How do \widowpenalty and \clubpenalty interact for a 2-line paragraph?

Sometimes \\* does not suffice to prevent a linebreak. Adding {\widowpenalty10000 \par} or {\clubpenalty10000 \par} helps if the separated line is paragraph-final and stranded at the top of a page ("widow") or paragraph-initial and stranded at the bottom of a page ("orphan").

Here is an example:

\documentclass{article}

\newcommand*{\twolines}{%
line 1 \\*
line 2 \par%
}
\newcommand*{\twolinesInseparable}{%
line 1 \\*
line 2 {\widowpenalty10000 \par}%
}

\begin{document}

\vspace*{32\baselineskip}
\twolines\twolines\twolines
\twolines\twolines\twolines
\twolines\twolines\twolines

\newpage

\vspace*{32\baselineskip}
\twolinesInseparable\twolinesInseparable\twolinesInseparable
\twolinesInseparable\twolinesInseparable\twolinesInseparable
\twolinesInseparable\twolinesInseparable\twolinesInseparable

\end{document}


In this code, the linebreak between pages 1 and 2 (\twolines) will split a 2-line chunk (despite the \\*), whereas this doesn't happen between pages 3 and 4 (\twolinesInseparable, which sets an "infinite" (10000) \widowpenalty).

Do these two parameters interact in a meaningful way for a 2-line paragraph?

(This is a theoretical question. I don't have a practical application right now other than the thought experiment of making sure that different macros that include a \widowpenalty or \clubpenalty don't conflict or create nonsensical or conflicting constraints.)

• Well, first of all, these details are part of the last step of the editing process with LaTeX. So it is nonsense to worry about them when you have not even finished writing. However, when it comes to reviewing the final text comes, and fixing widows and orphans, and \clubpenalty \widowpenalty are necessary. However often requires making final adjustments in paragraphs where those errors still persist. You can use \linebreak and \newpage for that. And that is in my opinion and experience exactly what you'd have to use with a hypothetical paragraph of barely two lines. – Aradnix Dec 26 '13 at 1:53
• why not use \samepage if you know that there will be only two lines, or, to go a bit further, no more than four lines? – barbara beeton Dec 26 '13 at 14:52
• @Aradnix 1. I know that this is the idealized textbook procedure. In practice I include such penalties during the writing process because I often have short paragraphs of a certain type for which I know I don't want any pagebreaks. But I agree that \newpage is only for the very end in most situations. 2. Sometimes complicated text and formatting just don't follow any neat structural model. In those cases LaTeX can be useful because it gives you control, but that control requires work. – Lover of Structure Dec 26 '13 at 19:16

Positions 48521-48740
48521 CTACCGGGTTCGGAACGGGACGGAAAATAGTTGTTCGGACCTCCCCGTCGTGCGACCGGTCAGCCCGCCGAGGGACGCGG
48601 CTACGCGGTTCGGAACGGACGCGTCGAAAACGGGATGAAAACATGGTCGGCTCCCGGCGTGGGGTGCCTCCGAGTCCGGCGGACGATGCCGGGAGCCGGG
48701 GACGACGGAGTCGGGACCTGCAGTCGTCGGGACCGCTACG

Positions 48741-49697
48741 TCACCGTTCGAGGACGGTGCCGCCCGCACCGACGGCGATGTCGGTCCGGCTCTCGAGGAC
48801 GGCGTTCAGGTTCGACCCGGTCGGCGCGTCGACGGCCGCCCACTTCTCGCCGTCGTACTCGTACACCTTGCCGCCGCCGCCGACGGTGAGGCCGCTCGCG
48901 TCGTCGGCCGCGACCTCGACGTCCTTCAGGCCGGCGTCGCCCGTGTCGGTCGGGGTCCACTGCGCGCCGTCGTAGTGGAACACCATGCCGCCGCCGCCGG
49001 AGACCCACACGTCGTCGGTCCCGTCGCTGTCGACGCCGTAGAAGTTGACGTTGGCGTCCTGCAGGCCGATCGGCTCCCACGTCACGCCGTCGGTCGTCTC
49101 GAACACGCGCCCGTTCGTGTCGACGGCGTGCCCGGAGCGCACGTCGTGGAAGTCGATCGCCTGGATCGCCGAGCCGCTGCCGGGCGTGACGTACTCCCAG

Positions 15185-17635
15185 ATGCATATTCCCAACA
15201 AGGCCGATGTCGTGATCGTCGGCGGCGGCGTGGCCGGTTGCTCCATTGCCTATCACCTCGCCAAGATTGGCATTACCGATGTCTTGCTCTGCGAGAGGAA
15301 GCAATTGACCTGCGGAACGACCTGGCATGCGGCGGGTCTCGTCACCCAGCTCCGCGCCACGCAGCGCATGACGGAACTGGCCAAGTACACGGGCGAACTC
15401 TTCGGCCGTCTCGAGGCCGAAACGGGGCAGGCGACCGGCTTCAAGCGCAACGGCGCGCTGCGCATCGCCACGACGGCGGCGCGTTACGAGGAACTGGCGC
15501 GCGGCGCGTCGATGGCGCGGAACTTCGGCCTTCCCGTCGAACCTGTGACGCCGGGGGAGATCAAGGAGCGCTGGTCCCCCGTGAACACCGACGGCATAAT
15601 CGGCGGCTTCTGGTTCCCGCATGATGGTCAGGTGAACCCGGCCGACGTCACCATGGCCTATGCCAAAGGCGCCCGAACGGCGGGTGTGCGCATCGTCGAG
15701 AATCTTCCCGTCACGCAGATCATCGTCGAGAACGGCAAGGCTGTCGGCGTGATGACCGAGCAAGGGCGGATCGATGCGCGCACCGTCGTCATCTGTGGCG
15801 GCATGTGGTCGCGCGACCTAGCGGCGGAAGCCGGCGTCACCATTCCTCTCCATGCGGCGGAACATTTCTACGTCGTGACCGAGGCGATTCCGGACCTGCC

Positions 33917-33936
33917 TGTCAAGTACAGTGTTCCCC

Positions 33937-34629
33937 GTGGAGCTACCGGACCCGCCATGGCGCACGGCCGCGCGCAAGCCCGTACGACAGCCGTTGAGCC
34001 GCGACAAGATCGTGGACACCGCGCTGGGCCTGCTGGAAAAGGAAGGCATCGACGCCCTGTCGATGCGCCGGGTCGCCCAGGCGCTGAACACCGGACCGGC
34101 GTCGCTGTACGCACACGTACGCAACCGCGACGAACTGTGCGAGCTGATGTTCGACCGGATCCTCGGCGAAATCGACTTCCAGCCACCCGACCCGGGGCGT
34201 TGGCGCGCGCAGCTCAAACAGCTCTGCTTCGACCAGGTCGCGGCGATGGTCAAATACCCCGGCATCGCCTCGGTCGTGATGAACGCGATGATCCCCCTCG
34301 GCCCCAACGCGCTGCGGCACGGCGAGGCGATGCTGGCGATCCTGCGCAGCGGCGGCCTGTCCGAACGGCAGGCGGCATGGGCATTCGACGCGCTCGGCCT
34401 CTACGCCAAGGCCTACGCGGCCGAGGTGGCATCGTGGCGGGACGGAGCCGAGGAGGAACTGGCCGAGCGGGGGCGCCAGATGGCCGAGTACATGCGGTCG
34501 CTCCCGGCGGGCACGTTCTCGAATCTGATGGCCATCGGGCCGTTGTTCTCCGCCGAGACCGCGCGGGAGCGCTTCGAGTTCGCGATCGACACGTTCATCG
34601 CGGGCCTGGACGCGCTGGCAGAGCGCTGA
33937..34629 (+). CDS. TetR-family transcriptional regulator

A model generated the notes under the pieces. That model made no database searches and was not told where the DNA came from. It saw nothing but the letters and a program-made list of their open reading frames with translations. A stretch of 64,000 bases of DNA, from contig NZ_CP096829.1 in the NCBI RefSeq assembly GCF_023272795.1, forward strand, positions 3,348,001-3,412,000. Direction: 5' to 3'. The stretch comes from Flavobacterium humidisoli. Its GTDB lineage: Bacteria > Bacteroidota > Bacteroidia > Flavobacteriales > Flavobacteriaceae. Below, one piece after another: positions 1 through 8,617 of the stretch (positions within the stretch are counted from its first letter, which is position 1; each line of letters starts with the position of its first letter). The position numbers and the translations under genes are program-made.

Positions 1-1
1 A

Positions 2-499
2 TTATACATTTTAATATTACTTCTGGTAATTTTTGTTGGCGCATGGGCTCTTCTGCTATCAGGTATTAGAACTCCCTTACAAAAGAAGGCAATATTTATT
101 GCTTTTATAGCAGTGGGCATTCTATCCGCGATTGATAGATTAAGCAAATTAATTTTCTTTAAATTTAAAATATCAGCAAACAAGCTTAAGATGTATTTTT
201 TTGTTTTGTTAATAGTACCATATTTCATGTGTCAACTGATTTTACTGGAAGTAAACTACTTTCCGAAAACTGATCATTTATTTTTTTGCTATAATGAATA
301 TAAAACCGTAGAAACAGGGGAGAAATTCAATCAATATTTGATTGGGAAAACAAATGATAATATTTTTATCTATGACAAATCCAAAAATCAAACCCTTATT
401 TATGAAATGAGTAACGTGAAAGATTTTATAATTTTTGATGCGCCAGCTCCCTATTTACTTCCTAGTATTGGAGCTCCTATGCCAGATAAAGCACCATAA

• @barbarabeeton The UK TeX FAQ states that "if samepage does work, it is capable of leaving stuff jutting out at the bottom of the page". That statement cautioned me away from \samepage. – Lover of Structure Dec 26 '13 at 19:20

Let's look at what we get when we add \showoutput. I just show the diagnostic messages relative to the first pair of lines:

Completed box being shipped out [1]
\vbox(633.0+0.0)x407.0
.\glue 16.0
.\vbox(617.0+0.0)x345.0, shifted 62.0
..\vbox(12.0+0.0)x345.0, glue set 12.0fil
...\glue 0.0 plus 1.0fil
...\hbox(0.0+0.0)x345.0
..\glue 25.0
..\glue(\lineskip) 0.0
..\vbox(550.0+0.0)x345.0
...\write-{}
...\glue(\topskip) 10.0
...\rule(0.0+0.0)x*
...\penalty 10000
...\glue 384.0
...\glue 0.0
...\glue(\parskip) 0.0 plus 1.0
...\glue(\baselineskip) 5.05556
...\hbox(6.94444+0.0)x345.0, glue set 306.11107fil
....\hbox(0.0+0.0)x15.0
....\OT1/cmr/m/n/10 l
....\OT1/cmr/m/n/10 i
....\OT1/cmr/m/n/10 n
....\OT1/cmr/m/n/10 e
....\glue 3.33333 plus 1.66666 minus 1.11111
....\OT1/cmr/m/n/10 1
....\penalty 10000
....\glue 0.0 plus 1.0fil
....\penalty -10000
....\glue(\rightskip) 0.0
....\glue(\rightskip) 0.0
...\penalty 10000
...\penalty 300
...\glue(\baselineskip) 5.05556
...\hbox(6.94444+0.0)x345.0, glue set 321.11107fil
....\OT1/cmr/m/n/10 l
....\OT1/cmr/m/n/10 i
....\OT1/cmr/m/n/10 n
....\OT1/cmr/m/n/10 e
....\glue 3.33333 plus 1.66666 minus 1.11111
....\OT1/cmr/m/n/10 2
....\penalty 10000
....\glue(\parfillskip) 0.0 plus 1.0fil
....\glue(\rightskip) 0.0
...\glue(\parskip) 0.0 plus 1.0
...\glue(\baselineskip) 5.05556


It's quite clear what happens: the command \\* does \vadjust{\penalty10000} and this \vadjust item find its way after the line containing line 1. But also the normal penalty pertaining to the paragraphs are added. In this case, the sum of \clubpenalty and \widowpenalty is inserted, resulting in \penalty300. Any penalty in the outer vertical list is a feasible page break point, and TeX can and does choose it in the seventh two line pair.

What does this mean? Simply that \\* should not be used in a paragraph for inhibiting a page break. In general \\ should not be used for breaking a line, to tell the complete truth.

• If I understand this correctly, the answer to my actual question is that the sum of \clubpenalty and \widowpenalty is used. – Lover of Structure Jan 4 '14 at 3:00
• @LoverofStructure Yes: when two “automatic” penalties apply, TeX inserts their sum (normalizing in the [-10000,10000] interval). – egreg Jan 4 '14 at 10:02